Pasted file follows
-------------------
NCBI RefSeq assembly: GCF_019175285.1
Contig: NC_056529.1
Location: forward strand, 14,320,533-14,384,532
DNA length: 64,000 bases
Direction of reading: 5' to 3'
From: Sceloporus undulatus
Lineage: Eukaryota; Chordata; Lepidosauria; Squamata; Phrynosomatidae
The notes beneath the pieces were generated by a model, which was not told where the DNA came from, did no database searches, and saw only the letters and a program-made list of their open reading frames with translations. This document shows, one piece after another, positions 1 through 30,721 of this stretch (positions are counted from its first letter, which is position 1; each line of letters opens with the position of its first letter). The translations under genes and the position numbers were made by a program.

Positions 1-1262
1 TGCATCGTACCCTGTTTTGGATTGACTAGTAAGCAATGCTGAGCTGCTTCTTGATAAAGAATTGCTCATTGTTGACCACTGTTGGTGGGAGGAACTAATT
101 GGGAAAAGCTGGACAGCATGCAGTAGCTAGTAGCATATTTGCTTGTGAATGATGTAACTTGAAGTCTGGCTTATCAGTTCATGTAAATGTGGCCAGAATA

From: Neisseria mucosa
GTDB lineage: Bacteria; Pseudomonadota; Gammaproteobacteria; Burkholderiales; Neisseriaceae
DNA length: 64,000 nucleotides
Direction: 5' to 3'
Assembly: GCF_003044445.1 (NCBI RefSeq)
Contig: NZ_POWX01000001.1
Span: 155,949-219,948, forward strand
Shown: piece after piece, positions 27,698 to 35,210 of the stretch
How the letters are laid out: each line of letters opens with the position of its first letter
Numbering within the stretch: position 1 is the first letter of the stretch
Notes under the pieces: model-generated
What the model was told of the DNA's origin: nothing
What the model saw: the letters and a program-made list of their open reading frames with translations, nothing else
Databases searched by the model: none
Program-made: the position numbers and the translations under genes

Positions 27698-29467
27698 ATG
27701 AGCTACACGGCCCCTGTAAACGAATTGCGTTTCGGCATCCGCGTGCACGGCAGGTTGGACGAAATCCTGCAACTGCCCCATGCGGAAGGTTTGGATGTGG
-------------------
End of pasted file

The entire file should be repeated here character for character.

NCBI RefSeq assembly: GCF_019175285.1
Contig: NC_056529.1
Location: forward strand, 14,320,533-14,384,532
DNA length: 64,000 bases
Direction of reading: 5' to 3'
From: Sceloporus undulatus
Lineage: Eukaryota; Chordata; Lepidosauria; Squamata; Phrynosomatidae
The notes beneath the pieces were generated by a model, which was not told where the DNA came from, did no database searches, and saw only the letters and a program-made list of their open reading frames with translations. This document shows, one piece after another, positions 1 through 30,721 of this stretch (positions are counted from its first letter, which is position 1; each line of letters opens with the position of its first letter). The translations under genes and the position numbers were made by a program.

Positions 1-1262
1 TGCATCGTACCCTGTTTTGGATTGACTAGTAAGCAATGCTGAGCTGCTTCTTGATAAAGAATTGCTCATTGTTGACCACTGTTGGTGGGAGGAACTAATT
101 GGGAAAAGCTGGACAGCATGCAGTAGCTAGTAGCATATTTGCTTGTGAATGATGTAACTTGAAGTCTGGCTTATCAGTTCATGTAAATGTGGCCAGAATA

From: Neisseria mucosa
GTDB lineage: Bacteria; Pseudomonadota; Gammaproteobacteria; Burkholderiales; Neisseriaceae
DNA length: 64,000 nucleotides
Direction: 5' to 3'
Assembly: GCF_003044445.1 (NCBI RefSeq)
Contig: NZ_POWX01000001.1
Span: 155,949-219,948, forward strand
Shown: piece after piece, positions 27,698 to 35,210 of the stretch
How the letters are laid out: each line of letters opens with the position of its first letter
Numbering within the stretch: position 1 is the first letter of the stretch
Notes under the pieces: model-generated
What the model was told of the DNA's origin: nothing
What the model saw: the letters and a program-made list of their open reading frames with translations, nothing else
Databases searched by the model: none
Program-made: the position numbers and the translations under genes

Positions 27698-29467
27698 ATG
27701 AGCTACACGGCCCCTGTAAACGAATTGCGTTTCGGCATCCGCGTGCACGGCAGGTTGGACGAAATCCTGCAACTGCCCCATGCGGAAGGTTTGGATGTGG